The Bear and the Nightingale by Katherine Arden

A Russian fairy tale vividly brought to life like an intimate historical fiction, Katherine Arden’s first installment of her Winternight Trilogy, The Bear and the Nightingale appeals to a broad swath of readers.

More fairy tale than High Fantasy, Arden doesn’t lean on huge feats of world building or sword clanging adventures. Instead, Bear is an almost whimsical portrait of a rural Russian village and their kindly Lord’s family. Both readers who love to learn about far away places and the distant past and those who enjoy a spark of magic in their stories will find something to enjoy. Arden mixes moments of stark tragedy with the lightest touches of romance to create a melodic lexicon unique to her story. The first book in a trilogy, Bear does manage to stand alone with a satisfying story arc and conclusion, but just barely. The novel definitely operates as the setup for a larger narrative, which I look forward to reading.

Themes of gender roles, tradition, new vs. old, religion, and belonging are central in The Bear and the Nightingale. It features a cast of dynamic female characters ranging from the protagonist – the Lord’s gifted young daughter Vasilisa – to the zealous wicked stepmother. Arden’s thorough research into Russian folklore and medieval political history paired with overt universal themes make Bear a good choice for book club discussions.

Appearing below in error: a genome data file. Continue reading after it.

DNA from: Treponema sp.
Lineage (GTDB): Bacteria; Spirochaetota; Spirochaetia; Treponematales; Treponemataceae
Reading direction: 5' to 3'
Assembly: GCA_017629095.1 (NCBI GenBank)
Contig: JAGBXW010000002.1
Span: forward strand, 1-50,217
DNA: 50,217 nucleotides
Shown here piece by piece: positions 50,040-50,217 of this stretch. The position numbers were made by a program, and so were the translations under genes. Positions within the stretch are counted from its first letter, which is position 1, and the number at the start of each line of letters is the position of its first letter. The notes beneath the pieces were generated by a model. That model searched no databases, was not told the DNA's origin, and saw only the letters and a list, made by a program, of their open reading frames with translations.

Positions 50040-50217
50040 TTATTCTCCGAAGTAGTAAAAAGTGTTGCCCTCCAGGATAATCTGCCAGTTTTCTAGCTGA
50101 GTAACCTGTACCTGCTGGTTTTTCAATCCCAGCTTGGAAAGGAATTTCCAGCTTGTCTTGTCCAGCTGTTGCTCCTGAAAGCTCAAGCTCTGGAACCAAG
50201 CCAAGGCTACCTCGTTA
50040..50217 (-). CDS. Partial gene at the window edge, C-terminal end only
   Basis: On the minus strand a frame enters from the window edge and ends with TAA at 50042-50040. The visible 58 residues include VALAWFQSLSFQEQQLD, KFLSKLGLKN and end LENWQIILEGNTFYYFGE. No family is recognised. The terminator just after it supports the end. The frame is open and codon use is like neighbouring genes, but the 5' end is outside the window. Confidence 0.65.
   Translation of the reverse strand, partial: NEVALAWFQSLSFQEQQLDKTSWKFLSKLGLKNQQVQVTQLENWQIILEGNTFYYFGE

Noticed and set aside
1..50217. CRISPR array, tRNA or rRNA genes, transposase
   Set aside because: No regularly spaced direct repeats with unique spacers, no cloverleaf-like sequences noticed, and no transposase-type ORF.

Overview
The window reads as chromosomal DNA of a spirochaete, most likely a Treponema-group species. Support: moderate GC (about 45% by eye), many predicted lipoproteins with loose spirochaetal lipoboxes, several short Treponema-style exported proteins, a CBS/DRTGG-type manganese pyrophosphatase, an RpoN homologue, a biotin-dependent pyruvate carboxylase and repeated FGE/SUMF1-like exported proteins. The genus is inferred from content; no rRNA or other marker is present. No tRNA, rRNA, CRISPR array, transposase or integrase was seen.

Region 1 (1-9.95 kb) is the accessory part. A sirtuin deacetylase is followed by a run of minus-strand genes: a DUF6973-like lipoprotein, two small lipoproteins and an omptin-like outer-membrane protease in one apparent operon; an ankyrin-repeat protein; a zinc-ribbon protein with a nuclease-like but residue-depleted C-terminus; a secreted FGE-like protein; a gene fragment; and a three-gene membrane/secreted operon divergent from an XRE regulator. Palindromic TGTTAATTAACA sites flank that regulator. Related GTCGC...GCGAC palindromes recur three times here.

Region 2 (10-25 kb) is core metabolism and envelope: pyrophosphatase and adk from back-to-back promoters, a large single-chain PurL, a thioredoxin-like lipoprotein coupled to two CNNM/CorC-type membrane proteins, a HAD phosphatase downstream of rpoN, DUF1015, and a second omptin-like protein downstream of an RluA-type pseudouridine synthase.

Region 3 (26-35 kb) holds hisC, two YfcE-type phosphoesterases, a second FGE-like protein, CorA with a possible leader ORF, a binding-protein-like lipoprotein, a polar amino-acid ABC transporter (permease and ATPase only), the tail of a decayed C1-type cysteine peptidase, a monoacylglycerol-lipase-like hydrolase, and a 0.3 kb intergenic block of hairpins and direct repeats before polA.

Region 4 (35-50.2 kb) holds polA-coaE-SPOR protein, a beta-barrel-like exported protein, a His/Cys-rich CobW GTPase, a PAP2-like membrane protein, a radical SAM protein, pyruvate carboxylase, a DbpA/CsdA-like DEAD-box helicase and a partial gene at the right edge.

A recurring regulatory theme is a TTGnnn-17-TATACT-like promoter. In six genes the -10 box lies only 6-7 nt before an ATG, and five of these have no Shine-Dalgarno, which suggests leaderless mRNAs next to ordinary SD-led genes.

I recommend The Bear and the Nightingale for readers looking for a series in which they can get lost, lovers of magic and fantasy, and historical fiction readers who are looking for something a little different.

Note: cover photo is from The Girl with the Book Addiction.

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